Several locations of a popular cannabis dispensary were raided on Tuesday, the latest action in the state’s attempt to crack down on unlicensed shops.
Empire Cannabis Club, which bills itself as a “concierge service” that allows paying members to access its products and special events, had its Lower East Side and Chelsea locations searched by NYPD officers and members of the state tax department, and some of its inventory was seized, according to the New York Times.
It’s all part of a state-government goal to put a stop to the thousands of unlicensed cannabis dispensaries that have popped up in the months and now years since New York officially legalized recreational-marijuana sales in 2021. The rollout of the legalization plan was surprisingly bumpy after a court challenge to the state’s licensing process, which also prioritized those directly impacted by convictions for marijuana offenses. The illegal shops significantly outnumber the licensed ones, meaning they receive the bulk of the sales and the profits in the state while providing products that haven’t been vetted for safety.
In May, Governor Kathy Hochul signed legislation that increased the penalties against unlicensed dispensaries as part of the 2024 state budget. The new laws also increased the power of the Office of Cannabis Management and the Department of Taxation and Finance to conduct inspections of shops suspected of selling without a license. Under the legislation, dispensaries can receive fines of up to $20,000 a day for the most severe infractions, with the OCM now empowered to pursue “court orders, closing orders, and removal of commercial tenants who are selling cannabis and cannabis products without the appropriate license,” per a press release.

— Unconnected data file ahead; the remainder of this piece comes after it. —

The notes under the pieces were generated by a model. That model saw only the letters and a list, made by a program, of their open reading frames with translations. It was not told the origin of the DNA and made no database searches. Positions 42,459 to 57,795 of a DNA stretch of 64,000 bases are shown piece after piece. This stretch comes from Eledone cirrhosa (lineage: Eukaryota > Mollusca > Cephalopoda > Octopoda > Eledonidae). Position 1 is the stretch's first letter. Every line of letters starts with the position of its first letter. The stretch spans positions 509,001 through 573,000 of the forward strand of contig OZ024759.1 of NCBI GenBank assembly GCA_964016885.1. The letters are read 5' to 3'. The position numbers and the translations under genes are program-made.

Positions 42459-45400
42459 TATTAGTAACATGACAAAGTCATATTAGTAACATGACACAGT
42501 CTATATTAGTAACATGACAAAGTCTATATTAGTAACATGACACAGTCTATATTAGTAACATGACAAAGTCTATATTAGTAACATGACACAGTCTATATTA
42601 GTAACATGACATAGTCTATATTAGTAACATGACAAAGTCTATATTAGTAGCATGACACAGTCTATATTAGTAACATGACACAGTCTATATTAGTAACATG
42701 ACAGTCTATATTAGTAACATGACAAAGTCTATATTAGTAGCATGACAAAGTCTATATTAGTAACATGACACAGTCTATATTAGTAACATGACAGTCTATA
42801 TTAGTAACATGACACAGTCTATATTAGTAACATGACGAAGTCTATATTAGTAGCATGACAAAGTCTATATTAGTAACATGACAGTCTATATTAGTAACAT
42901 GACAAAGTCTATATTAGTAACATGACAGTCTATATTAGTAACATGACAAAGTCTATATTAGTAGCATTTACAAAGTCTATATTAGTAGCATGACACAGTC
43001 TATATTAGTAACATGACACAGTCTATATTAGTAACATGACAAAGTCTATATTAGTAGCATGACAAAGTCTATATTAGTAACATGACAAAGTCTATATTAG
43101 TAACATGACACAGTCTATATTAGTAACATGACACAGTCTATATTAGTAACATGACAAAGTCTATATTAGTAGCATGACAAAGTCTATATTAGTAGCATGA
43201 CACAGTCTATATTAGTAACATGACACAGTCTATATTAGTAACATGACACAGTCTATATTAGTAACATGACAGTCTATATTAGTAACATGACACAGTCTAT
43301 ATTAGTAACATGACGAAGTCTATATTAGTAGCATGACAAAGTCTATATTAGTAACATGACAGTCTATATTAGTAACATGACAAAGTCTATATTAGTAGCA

During an event last month, Hochul touted the results of the legislation, saying state agencies conducted 33 inspections and seized close to $11 million in illegal cannabis goods.
“We’re going to get it right. But if people stand in our way, if there are bad actors out there trying to thwart our efforts to do the right thing? Don’t bother. You will be caught. You’ll be stopped,” Hochul said.